11/02/2017 - Right now there are several high-profile legal cases making headlines across the country and here in Utah. Attorney Greg Skordas joined Brian Carlson on our weekly series 'Ask the Authority,' to weigh in on these cases.
The investigation into Russian election meddling has been heating up this week. We ask Skordas to explain the severity of charges and what precent this case could set. Skordas says the recent indictments of Rick Gates and Paul Manafort didn't have anything to do with Russian meddling. However, prosecutor Robert Mueller, who was looking at the case, started following the 'money trail.' He noticed the two men had taken in millions of dollars from the Ukraine, from federal government. This money was purportedly used for consulting, and then laundered it through corporations. The money was eventually taken themselves, Manafort buying four houses for around five million dollars. Skordas says the men were being investigated for Russia's role in the election, but ended up being indicted on tax fraud and money laundering. He also says these charges are a direct line to other possible money laundering schemes by others in the administration. The prosecutor will also take a look at President Trump's finances.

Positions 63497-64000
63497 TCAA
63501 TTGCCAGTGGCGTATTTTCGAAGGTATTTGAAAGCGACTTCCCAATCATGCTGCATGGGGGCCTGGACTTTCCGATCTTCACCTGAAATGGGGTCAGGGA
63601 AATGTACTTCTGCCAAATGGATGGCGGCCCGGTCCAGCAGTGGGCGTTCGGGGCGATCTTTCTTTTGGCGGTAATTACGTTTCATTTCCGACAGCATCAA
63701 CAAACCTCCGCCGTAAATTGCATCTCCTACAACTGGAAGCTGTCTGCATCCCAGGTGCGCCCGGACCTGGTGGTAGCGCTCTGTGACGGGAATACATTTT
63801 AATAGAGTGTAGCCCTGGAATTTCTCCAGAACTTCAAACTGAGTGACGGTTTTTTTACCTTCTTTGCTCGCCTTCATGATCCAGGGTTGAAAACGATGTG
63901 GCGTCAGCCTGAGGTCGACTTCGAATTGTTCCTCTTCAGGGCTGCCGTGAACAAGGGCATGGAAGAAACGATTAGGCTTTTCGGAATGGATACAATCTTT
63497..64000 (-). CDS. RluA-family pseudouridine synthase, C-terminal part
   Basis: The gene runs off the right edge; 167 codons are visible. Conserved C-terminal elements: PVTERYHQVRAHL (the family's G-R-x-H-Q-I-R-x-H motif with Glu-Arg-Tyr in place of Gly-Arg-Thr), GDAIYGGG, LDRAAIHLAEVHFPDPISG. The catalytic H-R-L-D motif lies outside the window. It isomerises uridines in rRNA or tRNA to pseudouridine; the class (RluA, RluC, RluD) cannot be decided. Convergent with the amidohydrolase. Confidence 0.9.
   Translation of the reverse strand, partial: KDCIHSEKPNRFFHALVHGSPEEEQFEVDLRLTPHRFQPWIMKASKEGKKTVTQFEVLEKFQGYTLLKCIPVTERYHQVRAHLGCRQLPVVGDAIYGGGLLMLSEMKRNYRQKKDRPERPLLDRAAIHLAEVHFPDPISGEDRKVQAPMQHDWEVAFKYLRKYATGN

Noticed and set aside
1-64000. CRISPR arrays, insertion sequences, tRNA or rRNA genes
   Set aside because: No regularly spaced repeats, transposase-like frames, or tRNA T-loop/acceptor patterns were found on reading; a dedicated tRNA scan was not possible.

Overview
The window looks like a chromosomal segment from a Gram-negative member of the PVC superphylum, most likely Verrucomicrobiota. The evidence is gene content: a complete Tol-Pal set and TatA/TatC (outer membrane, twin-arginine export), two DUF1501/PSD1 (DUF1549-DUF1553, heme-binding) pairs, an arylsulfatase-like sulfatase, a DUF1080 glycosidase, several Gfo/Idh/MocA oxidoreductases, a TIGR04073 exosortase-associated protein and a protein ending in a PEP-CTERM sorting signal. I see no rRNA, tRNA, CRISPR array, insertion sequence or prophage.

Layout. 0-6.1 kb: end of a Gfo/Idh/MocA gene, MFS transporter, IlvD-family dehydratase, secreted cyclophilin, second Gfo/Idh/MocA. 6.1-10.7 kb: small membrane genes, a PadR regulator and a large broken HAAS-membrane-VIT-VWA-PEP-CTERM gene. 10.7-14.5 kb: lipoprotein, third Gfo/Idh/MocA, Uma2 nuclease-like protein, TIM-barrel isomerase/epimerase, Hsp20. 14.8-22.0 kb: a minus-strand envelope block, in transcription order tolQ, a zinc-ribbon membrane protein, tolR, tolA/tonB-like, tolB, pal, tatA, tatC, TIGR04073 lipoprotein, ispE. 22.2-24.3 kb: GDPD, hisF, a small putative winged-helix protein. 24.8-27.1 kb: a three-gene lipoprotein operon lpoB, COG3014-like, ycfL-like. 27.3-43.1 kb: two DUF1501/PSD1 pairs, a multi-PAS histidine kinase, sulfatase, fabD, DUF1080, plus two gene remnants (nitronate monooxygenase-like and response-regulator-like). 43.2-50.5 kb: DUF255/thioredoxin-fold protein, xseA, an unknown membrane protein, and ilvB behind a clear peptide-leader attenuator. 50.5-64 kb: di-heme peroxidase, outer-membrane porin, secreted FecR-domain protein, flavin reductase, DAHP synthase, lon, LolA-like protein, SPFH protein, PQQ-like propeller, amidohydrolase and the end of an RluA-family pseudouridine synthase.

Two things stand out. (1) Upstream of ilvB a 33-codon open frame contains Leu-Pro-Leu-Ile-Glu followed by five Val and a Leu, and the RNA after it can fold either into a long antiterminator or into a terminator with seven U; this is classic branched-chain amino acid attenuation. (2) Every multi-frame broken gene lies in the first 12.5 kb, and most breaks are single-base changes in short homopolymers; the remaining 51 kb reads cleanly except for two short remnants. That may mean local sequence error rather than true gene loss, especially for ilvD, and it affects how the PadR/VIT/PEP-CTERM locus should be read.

The suspect who's been arrested for a shooting at the University of Utah this week, is also wanted in a Colorado murder. Skordas says, when it comes to prosecution, the District Attorney's office works with other states all the time, and they work together well. Typically, both states will look at their cases, deciphering which one has a better case and is more prepared to go to trial right now. If Colorado's District Attorney has a better case, the suspect will be extradited there for trial first, and then face the one here in Utah.
The Salt Lake Police have settled a lawsuit with Nurse Wubbels at the University Hospital. Skordas says the officer involved in the case, who was terminated, is working on an appeal for the termination. The other Lieutenant involved was significantly demoted. Skordas is helping the two officers in this appeal, arguing the punishments for their employment was too harsh. He says those cases should be heard within the next sixty to ninety days.
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